“The apple looked fresh and rosy; if there was any outward and visible sign of its inner corruption, I could not find it. I held on to it, of course, out of curiosity, but took the precaution of slicing it in half immediately. And there, sure enough, I found that I had interrupted a most lively luncheon party in full swing.
“Michael Bristowe was watching me with a quiet smile when I looked up.
“‘How did you know?’ I demanded.
“‘I just knew,’ with a slight lift of his shoulders.
“And that was the only explanation I could get of this odd little incident.
“‘Well, but,’ I reasoned with myself, ‘this youth comes from the country; perhaps he knows more about apples than I do.’
“Are even one’s thoughts safe from Michael Bristowe? Anyhow, a moment later, he was insisting on describing to me the exact content of my pocket — a chaos of which I had imagined that I alone possessed the key. And though he protested that he could form no idea as to what was in the letters that were among them, I did not feel completely reassured. If he was able to divine what I had in my pockets — note-case, knife, cough lozenges, keys, and so on — it seems only reasonable to suppose that he would be able to make a pretty good guess at the contents of the letters also. I feared his disclaimer was mere politeness, and felt glad that at the moment my conscience was comparatively unencumbered!
“I rejoiced still more that my withers were unwrung when this truly terrible young man informed me later that the elderly gentleman of military appearance who shared our compartment for a short distance was wearing corsets with steel in them, and that the pearls of the opulent-looking lady who had been sitting near us at luncheon were imitation. What a disturbing element Michael Bristowe would be to introduce into smart society! These two last assertions I was naturally unable to verify; but I have personally no doubt as to their accuracy.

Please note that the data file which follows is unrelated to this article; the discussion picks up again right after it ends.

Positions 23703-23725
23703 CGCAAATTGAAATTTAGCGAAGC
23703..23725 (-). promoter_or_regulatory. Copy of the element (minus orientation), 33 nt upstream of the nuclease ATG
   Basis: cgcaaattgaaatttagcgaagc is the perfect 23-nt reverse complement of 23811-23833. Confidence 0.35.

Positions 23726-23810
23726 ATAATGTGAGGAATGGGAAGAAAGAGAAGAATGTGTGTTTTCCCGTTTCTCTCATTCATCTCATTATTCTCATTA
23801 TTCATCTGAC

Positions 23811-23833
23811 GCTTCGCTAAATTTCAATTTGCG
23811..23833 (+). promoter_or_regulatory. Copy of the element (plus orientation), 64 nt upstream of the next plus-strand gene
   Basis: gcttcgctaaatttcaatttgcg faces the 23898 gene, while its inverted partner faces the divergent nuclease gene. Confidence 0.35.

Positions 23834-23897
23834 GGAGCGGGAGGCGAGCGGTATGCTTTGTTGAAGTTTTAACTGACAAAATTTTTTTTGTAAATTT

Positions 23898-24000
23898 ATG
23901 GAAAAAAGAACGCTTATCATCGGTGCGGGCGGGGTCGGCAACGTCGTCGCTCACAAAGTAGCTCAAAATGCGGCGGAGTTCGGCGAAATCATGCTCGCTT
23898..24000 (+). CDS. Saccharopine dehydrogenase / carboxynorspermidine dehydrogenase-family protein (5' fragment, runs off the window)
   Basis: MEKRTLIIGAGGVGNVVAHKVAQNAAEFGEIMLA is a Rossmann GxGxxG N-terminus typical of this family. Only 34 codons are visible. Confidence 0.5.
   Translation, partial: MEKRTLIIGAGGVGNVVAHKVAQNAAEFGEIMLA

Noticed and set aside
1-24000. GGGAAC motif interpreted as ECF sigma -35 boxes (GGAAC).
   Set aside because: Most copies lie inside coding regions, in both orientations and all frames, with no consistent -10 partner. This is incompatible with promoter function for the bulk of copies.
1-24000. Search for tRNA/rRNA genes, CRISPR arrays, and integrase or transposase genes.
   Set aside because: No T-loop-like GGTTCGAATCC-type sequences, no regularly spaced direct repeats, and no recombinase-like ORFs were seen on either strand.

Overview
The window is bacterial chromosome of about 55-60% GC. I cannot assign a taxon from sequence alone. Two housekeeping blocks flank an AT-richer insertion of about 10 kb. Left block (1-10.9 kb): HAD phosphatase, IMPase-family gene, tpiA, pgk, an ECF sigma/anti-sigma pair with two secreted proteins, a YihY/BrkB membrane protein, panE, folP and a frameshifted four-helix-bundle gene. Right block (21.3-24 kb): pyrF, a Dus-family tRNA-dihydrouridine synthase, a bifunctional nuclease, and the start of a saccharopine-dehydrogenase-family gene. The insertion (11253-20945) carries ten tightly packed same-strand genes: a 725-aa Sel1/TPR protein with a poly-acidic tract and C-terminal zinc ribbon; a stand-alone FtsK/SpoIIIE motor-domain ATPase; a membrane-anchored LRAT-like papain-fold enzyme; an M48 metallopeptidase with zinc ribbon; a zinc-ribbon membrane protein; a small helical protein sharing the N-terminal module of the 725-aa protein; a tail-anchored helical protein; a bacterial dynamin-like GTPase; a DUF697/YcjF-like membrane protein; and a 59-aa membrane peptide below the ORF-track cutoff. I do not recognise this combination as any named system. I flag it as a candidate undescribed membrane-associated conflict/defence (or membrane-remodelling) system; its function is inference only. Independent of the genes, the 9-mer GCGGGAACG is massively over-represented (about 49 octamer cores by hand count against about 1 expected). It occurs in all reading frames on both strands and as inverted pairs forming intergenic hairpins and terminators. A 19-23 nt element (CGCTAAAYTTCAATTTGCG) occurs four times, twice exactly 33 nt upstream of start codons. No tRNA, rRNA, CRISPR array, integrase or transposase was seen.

“But a truce to such frivolities! These trifles seem hardly worthy of the spiritual genius of one who may turn out to be the greatest clairvoyant of all time. (For some reason Bristowe objects to the word, and will have it that his gift is ‘purely physical’— but we shall not quarrel about words if the goods are delivered.) This evening we reached Sandford, and to-morrow we begin on the task of tracing the missing girl. I cannot believe that, with Michael Bristowe’s co-operation, it can prove a very long and arduous task.”
Elsewhere he describes Michael’s appearance — a description a little at odds with the “nice normal youth” effect — but then, this is in a passage set in a more mysterious key. Cummings’s descriptive passages are not always without talent. He brings out well enough the lithe dangerous vitality of Michael’s light figure, his quick movements, the lowering effect of his heavy brows, and the sudden flashes of almost demonish mischief that lit up his face when he smiled.
Two days later his first impression of Michael seems to have been considerably modified. This appears even in the article published in the Stunt.